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Re: National Environmental Health Association

  The extent to which the chemical industry PR
  sound technical arguments with political ones is
  astonishes even me.
  Let's have some fun:
  "Noting that organochlorine production and incineration
   are the largest
  sources of endocrine-disrupting chlorinated dioxins,
  furan, and biphenyls,
  and noting that there are simpler, safer substitutes
  for the vast majority
  of organochlorine products,
  and noting that the production of elemental chlorine
  using mercury electrodes
  has been a large contributor to worldwide mercury
  and noting that use of PVC products for medical use
  may place patients
  at considerable risk due to leaching of cancer-causing
   chloride monomer or dioxin contaminants directly into
  human body
  and noting that political, rather than truly
  scientific endeavor have
  minimized the overwhelming body of evidence that
  are hazardous to health and the environment
  and noting that the chlorination of drinking water
  poses extreme
  risks to the general population as a result of the
  formation of
  trichloromethanes, and that
  many public drinking supplies are contaminated with
  chemicals as a result of chlorination, and may be
  with dioxins and furans as well
  and noting that public relations firms have more
  influence on
  public policy than truthful information
  and noting that there are some scientists who are
  willing to
  minimize the dangers of organochlorines because they
  been fooled by the public relations firms
  therefore, we, as dioxin activists, hereby declare
  that we will
  commit ourselves to worldwide ban of organochlorine
  used in medicine, and will work for the halting all
  forms of
  incineration nationwide.
  Jon Campbell
     From: Steve Frankel <stevefra@uiuc.edu>
  To: Multiple recipients of list <dioxin-l@essential.org
  Date: Thursday, July 31, 1997 3:51 PM
  Subject: National Environmental Health Association
  >"Dioxin, Health Care Facilities, and the Use of PVC
  -- a
  >Chlorine-based Product
  >The National Environmental Health Association,
  > Acknowledging, as did the U.S. Environmental
  >Protection Agency, that medical waste incinerators
  >(MWIs) emit significantly less dioxin than previously
  >estimated, (from an initial assessment of 5100 grams
  >year to 150 grams per year). In addition, a 99%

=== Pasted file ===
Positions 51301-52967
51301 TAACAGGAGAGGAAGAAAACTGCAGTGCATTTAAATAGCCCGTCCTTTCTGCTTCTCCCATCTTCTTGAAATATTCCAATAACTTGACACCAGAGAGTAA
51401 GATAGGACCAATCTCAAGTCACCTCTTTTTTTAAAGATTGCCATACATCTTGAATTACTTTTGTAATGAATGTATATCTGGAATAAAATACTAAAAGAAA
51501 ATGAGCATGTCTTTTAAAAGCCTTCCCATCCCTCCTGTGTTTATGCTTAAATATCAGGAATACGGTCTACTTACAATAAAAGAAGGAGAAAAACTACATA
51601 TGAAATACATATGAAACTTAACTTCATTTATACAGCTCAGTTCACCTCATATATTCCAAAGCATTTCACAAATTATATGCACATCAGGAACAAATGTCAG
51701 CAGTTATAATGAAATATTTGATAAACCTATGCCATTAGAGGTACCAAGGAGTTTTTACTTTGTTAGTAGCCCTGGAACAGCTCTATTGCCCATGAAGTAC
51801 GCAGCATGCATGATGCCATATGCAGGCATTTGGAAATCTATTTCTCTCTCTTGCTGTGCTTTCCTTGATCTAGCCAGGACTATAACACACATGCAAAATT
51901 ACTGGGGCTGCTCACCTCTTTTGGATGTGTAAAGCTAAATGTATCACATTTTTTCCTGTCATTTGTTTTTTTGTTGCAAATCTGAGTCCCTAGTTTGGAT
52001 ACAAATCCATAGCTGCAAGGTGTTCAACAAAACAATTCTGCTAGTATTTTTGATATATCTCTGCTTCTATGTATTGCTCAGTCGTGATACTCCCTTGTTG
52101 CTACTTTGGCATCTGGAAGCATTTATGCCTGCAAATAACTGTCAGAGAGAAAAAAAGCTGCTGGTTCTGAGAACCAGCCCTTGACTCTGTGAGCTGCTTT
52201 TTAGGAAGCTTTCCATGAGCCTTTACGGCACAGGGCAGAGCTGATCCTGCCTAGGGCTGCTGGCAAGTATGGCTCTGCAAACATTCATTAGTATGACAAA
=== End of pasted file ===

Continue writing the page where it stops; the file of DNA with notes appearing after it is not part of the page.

>reduction in dioxin emissions from both new and
  >MWIs is anticipated from the implementation of EPA's
  >proposed MWI rule,[1] and
  > Acknowledging, as did the American Society of
  >Mechanical Engineers, that "there is no correlation
  >between the amount or type of chlorine in the waste
  >constituents of combustion facilities and dioxin
  >concentrations measured at the stack ..." [2] and
  > Recognizing, as did the American College of
  >Occupational and Environmental Medicine and the
  >College of Preventive Medicine, the important role
  >chorine chemistry plays in our society, particularly
  >the prevention of disease through disinfection of
  >drinking water, the formulation of disinfectants,
  >refrigerants used in food preservation, [4]  and
  > Noting that PVC, in particular, has been recognized
  >and accepted by the U.S. Food and Drug Administration
  >and international ministries of health as a component
  >medical devices and their packages. In fact, about
  >quarter of medical devices are composed of PVC, which
  >widely used in manufacturing blood bags, intravenous
  >fluid bags, oxygen tents, catheters, and component
  >of many diagnostic instruments, [5] and
  > Noting the significant role that chlorine chemistry
  >plays in the formulation of a wide variety of
  >pharmaceuticals including vitamins and medicines to
  >treat diseases, and
  > Noting the public health and environmental concerns
  >that have been raised regarding exposure to toxic
  >substances, including some chlorinated organic
  >chemicals, and
  > Recognizing the important role that PVC plays in
  >medical settings, and
  > Noting that prevention is one of the basic tenets
  >of public health,
  >Be it resolved that the National Environmental
  >(1) Supports the continued responsible use of PVC
  >(2) Supports a scientifically based risk assessment
  >process to evaluate the potential risks associated
  >the use or disposal of PVC products
  >Submitted by:
  >Chris J. Wiant, Ph.D.
  >Tri-County Health Department
  >Englewood, Colorado
  >[1] US Environmental Protection Agency. Proposed
  >Standards of Performance for New Stationary Sources
  >Emissions Guidelines for Existing Sources: Medical
  >Incinerators. 40 CFR Part 60 31736. Vol. 61, No.
  >Thursday, June 20, 1996.
  >[2] Rigo, G; Chandler, A; Lanier W. An ASME Research
  >Report: The Relationship Between Chlorine in Waste
  >Streams and Dioxins from Waste Combustor Stacks. The
  >American Society of Mechanical Engineers. CRTD-
  >[3] Karol. M. Commentary: Toxicologic Principles Do
  >Support the Banning of Chlorine. Fundamental and
  >Toxicology. No. 24 p.1-2. 1995.
  >[4] American College of Occupational and Environmental
  >Medicine. Position Paper. Adopted by Board of
  >on January 20, 1994.
  >[5] Cascadia Consulting Group. "Hospital Plastic
  >Characterization and Recycling Feasibility Study."
  >Report Prepared for the American Plastics Council.
  1994. "